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Medicaid Warns of Dangers of “Medicaid Planners”

The Mississippi Division of Medicaid has issued a warning "advising seniors, their families, and caregivers there is no fee associated with applying for Medicaid benefits" and asking that "so-called Medicaid 'planners' who charge to fill out Medicaid
applications" be reported to the Medicaid fraud division.

What the Division of Medicaid fails to state is that skilled planners are able to save their clients tens of thousands of dollars through lawful planning services that the Medicaid case workers either do not know about, or will not tell you about.  True, quality planning costs are significant, generally equal to about the cost of one to two months private pay in a nursing home.  However, such planning almost always results in asset preservation many times that fee, saving hard earned assets so families can better care for their loved one in a nursing home, or ensure that the at-home spouse is not impoverished.  True, there are some planners out there that do nothing more than sell annuities that will ultimately be exhausted during the Medicaid recipient's lifetime or be used to repay Medicaid at their death.  However, planners with a comprehensive knowledge of the law can almost always save significant assets, ensure a better quality of life for the applicant, and reduce the period of time that an applicant must wait to receive benefits. 

Medicaid's focus on the "cost" of such planning is misplaced.  It is not the "cost" of the fee that is important, but the "value" that the fee represents.  Compare, for example, a "free" application with the aid of Medicaid employees that results in the loss of all but $4,000 of an applicant's assets, vs. an "over-priced" $8,000 plan that results in saving the family $100,000 in assets -  Which of these represents the greater value?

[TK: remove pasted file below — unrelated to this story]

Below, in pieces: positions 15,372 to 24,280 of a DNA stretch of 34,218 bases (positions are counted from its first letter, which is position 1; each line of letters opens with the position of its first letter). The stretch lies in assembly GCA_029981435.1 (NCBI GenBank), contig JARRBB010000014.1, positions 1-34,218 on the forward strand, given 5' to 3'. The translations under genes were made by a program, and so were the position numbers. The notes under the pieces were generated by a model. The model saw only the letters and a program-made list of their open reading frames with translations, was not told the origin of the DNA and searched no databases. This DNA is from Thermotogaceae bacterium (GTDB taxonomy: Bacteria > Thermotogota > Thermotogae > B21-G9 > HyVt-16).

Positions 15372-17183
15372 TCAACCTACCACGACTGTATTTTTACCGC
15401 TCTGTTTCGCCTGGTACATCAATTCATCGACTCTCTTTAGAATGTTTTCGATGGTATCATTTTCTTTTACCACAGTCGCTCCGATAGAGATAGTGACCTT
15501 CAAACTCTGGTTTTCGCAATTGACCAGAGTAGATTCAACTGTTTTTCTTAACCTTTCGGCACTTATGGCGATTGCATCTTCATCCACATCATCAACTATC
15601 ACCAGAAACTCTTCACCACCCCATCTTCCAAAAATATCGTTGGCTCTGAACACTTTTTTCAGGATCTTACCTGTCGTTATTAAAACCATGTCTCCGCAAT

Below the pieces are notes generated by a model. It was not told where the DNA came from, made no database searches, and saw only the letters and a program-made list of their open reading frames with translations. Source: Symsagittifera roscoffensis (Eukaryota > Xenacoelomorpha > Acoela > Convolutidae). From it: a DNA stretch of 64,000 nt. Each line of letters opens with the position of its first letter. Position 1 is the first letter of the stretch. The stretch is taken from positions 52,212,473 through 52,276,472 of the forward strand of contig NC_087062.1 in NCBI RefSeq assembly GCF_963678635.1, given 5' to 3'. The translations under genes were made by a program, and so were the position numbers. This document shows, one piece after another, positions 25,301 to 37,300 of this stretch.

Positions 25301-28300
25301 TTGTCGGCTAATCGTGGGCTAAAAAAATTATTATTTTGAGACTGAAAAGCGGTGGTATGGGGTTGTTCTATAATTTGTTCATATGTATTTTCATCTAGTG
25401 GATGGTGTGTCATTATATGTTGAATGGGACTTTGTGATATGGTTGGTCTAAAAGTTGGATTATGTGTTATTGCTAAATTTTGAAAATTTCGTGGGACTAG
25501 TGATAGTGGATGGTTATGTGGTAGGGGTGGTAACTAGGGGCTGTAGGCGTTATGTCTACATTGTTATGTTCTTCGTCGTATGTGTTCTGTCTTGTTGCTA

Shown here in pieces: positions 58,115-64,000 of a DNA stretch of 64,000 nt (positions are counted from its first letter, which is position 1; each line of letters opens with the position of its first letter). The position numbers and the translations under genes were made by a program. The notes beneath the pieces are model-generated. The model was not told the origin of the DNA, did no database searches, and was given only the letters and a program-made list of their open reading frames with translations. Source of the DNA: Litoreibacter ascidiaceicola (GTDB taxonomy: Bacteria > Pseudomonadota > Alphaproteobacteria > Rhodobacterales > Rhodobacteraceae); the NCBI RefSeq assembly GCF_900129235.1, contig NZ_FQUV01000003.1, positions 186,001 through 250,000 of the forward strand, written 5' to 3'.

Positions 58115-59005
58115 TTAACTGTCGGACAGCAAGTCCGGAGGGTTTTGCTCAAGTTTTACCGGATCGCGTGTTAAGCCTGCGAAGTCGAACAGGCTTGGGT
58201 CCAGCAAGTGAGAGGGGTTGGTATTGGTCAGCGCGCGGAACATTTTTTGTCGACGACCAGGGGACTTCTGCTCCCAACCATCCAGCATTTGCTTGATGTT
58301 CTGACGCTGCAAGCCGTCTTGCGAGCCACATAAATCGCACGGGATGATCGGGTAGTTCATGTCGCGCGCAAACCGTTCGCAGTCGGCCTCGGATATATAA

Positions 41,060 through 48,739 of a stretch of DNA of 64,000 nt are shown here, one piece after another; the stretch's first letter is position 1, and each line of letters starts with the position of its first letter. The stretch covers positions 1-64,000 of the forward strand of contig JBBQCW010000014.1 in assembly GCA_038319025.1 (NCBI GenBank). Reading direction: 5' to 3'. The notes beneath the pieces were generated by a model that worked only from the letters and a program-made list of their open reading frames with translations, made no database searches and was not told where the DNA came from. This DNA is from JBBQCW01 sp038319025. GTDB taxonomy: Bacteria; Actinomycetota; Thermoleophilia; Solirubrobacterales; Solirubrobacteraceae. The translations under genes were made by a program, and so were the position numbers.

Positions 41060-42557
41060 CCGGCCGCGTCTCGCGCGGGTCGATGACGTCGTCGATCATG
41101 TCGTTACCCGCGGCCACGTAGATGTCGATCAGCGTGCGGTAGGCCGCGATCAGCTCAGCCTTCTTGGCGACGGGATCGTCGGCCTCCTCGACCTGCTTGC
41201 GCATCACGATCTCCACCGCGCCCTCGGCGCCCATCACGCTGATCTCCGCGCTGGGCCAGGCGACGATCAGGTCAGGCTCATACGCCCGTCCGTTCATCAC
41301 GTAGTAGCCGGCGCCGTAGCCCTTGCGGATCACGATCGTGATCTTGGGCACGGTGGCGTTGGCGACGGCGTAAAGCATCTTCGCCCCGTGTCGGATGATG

While I am sure that somewhere in the state there are probably those that hold themselves out to be "Medicaid planners" and do nothing more than file an application, as Medicaid suggests, I am personally unaware of such individuals.  What I am aware of is a small committed group of elder law attorneys in Mississippi who work hard to advocate for their clients and utilize lawful techniques provided for by the Mississippi Division of Medicaid and the US Congress to maximize the assets that families can preserve once a loved one becomes a resident of a nursing home. 

As with hiring any professionals, you should conduct significant due diligence before engaging the services of a Medicaid planner:

  • What training has the individual received that qualifies him to perform Medicaid planning? 
  • Are they selling you any products that pay them a commission?
  • Do they hold a law degree?  Frequently planning involves trusts, wills, and other legal documents that non-lawyers are simply not permitted to perform.
  • Do they perform training for other professionals?
  • Do they frequently challenge Medicaid rulings successfully?
  • What organizations are they members of, such as the National Academy of Elder Law Attorneys, or the American Academy of Estate Planning Attorneys?
  • Are they accredited to apply for benefits before the Veterans Administration?
  • What elder law Certifications do they hold?  Do they hold the highly regarded and difficult to obtain Certified Elder Law Attorney designation, or merely the simply acquired via internet Certified Senior Advisor designation?

These types of questions will ensure that you are hiring a quality planner that will do ethical, comprehensive planning for your family. 

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